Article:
Conscious and Subconscious Biases
(Hidden Biases of Good People)
Riddle: A man and his son are driving in a car one day, when they get into a fatal accident. The man is killed instantly. The boy is knocked unconscious, but he is still alive. He is rushed to the hospital and will need immediate surgery. The doctor enters the emergency room, looks at the boy, and says, “I can’t operate on this boy, he is my son!” How is this possible?
Congratulations if you were able to solve the riddle. We all have biases. Some of the biases are known to us and other biases hide very deep in the subconsciousness of the brain. Because we have all been socialized differently, it is hard to imagine anything other than what we know.
The socialization process begins when children are in their early years. Because of bias, we often give our children misinformation, missing history, and biased history that leads to stereotypes about any groups whose cultures are different from our own. This information is reinforced by people, systems, and institutions we know, love, and trust, through continued stereotypes and distortions. Some of these institutions are family, neighborhoods, education, media, government, houses of worship, economics, and class. If we do not purposefully interact with, understand, and study people who are not members of our own groups, we carry those stereotypes throughout adulthood, and they become a part of our belief system.
The way we were socialized can influence our decisions today, producing discriminatory outcomes. How we view others who do not share the same “cultural” norms as we do can interfere with decisions we make. If we are in a position of power to hire employees, we can form opinions about who can or cannot do the job based on subconscious and conscious biases that have not been dealt with, due to the thinking of what society considers as the norm to follow. Who and what influences our social group? People who do not believe or look like us are usually left out of our social circles if we do not get to know people unlike ourselves. The way we were socialized could keep us in our comfort zone, which causes us to make mental judgments about all others who do not “fit” within our social group.
Mental health professionals cannot afford to take a chance of not understanding their clients or students “whole selves.” Understanding our own biases will ensure we are able to assist with the healing aspect of those whom we serve.
For mental health professionals and school mental health professionals, cultural competency is the ability to provide mental health services that can acknowledge cultural differences between the client or student and the professional. The more the clinician knows about clients’ or students’ culture, ethnicity, or background, the more likely clients and students will feel comfortable in therapy. When the professional is culturally competent, having prioritized their understanding of a client’s or student’s background, gender, abilities, sexual orientation, ethnicity, religious or nonreligious beliefs, and other factors, and connecting this important knowledge to mental health services, it enables clinicians to accommodate and respect differences in opinions, values, and attitudes. At the same time, it is important to be aware that no group of people is monolithic.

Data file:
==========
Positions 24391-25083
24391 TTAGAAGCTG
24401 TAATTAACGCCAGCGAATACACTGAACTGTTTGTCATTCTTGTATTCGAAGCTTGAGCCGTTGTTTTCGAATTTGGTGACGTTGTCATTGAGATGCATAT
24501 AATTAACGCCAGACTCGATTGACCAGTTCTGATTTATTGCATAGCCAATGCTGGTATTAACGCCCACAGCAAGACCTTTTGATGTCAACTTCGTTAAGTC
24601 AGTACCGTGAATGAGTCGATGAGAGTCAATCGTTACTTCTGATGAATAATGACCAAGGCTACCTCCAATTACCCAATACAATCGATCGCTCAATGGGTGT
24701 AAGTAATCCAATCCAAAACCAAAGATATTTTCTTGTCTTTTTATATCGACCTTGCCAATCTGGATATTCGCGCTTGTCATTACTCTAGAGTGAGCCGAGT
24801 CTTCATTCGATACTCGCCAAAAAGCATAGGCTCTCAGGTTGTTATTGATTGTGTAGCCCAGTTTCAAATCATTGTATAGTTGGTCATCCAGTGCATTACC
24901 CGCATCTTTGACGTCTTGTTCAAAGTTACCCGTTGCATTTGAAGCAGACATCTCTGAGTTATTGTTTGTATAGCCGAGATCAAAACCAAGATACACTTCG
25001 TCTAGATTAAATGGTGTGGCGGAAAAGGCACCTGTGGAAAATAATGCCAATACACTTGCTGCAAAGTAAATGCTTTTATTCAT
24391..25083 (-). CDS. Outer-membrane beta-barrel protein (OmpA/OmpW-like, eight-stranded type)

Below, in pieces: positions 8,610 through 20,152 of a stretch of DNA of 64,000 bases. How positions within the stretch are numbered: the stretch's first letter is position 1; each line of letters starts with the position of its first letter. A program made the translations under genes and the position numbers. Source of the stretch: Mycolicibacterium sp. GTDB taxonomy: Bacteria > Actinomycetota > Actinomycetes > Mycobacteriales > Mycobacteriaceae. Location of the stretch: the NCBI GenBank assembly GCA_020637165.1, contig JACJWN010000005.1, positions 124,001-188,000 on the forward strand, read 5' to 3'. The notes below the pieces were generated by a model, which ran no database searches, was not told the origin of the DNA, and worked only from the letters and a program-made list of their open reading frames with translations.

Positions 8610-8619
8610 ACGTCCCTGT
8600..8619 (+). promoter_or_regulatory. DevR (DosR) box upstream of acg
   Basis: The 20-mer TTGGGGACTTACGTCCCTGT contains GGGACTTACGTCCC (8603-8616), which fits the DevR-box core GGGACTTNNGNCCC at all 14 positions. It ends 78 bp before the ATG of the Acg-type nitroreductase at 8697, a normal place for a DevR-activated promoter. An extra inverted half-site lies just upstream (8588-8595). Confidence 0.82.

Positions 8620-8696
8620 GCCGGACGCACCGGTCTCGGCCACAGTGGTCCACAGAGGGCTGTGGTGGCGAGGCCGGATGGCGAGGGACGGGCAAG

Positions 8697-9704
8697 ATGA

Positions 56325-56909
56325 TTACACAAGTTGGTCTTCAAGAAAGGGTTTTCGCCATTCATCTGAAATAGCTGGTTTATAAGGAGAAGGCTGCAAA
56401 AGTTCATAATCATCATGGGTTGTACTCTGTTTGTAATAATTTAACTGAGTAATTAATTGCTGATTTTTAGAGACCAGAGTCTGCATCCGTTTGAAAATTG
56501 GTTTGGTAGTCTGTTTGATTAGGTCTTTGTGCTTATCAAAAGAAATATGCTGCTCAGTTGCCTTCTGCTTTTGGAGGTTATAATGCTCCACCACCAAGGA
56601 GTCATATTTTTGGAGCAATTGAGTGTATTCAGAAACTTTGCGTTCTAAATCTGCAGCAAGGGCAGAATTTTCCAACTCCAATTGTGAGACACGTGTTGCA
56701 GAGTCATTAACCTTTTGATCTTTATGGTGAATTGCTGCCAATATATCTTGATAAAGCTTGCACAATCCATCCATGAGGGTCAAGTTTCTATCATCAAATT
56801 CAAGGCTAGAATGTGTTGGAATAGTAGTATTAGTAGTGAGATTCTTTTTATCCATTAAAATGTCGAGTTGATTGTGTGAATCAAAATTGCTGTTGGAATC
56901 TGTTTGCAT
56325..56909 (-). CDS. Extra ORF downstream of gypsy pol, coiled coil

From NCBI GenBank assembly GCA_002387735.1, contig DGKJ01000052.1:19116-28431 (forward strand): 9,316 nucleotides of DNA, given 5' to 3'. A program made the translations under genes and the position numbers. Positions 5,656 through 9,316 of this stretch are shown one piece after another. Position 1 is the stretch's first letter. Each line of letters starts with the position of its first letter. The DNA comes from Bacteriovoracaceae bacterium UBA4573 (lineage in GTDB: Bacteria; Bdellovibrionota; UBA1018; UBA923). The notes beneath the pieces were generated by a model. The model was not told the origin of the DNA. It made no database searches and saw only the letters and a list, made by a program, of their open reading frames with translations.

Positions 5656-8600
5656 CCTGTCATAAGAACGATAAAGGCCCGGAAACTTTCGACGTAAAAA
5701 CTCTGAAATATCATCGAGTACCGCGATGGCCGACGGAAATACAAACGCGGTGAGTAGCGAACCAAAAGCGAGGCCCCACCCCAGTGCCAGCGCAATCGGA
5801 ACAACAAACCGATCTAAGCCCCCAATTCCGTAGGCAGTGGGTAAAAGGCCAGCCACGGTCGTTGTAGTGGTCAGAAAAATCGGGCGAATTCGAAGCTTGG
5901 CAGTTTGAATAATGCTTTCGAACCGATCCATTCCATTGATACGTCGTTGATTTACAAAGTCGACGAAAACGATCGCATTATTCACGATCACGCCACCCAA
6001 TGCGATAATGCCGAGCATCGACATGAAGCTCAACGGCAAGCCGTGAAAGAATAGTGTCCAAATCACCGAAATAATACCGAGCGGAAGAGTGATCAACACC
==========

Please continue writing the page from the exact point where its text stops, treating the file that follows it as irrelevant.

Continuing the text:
The book, Blind Spot: Hidden Biases of Good People, written by Mazarin R. Banji and Anthony G. Greenwald, talks about “mindbugs.” These are ingrained habits of thought that lead to errors in how we perceive, remember, reason, and make decisions. The eye receives, the brain registers, and the mind interprets visual and audio information. If we don’t bring these ingrained thoughts to the conscious level, they lead to negative stereotypes capable of oppressing certain cultural groups. For example, mindbugs can get in the way of mental health professionals’ ability to help in a crisis if they are unfamiliar with a client’s or student’s religious or non-religious beliefs. Therefore, mental health professionals must understand their own cultural biases to become culturally competent professionals.
There will always be differences within the same cultural group. However, culturally competent mental health professionals are continually working on their own subconscious and conscious biases to support all their clients and/or students. We begin to understand the richness and beauty of the tapestry when the world connects, and we get to know and appreciate each other.
By the way, what was your first thought about the riddle? Remember, we ALL have biases.
Dr. Charlotte V. Ijei, L.P.C., Ed.D.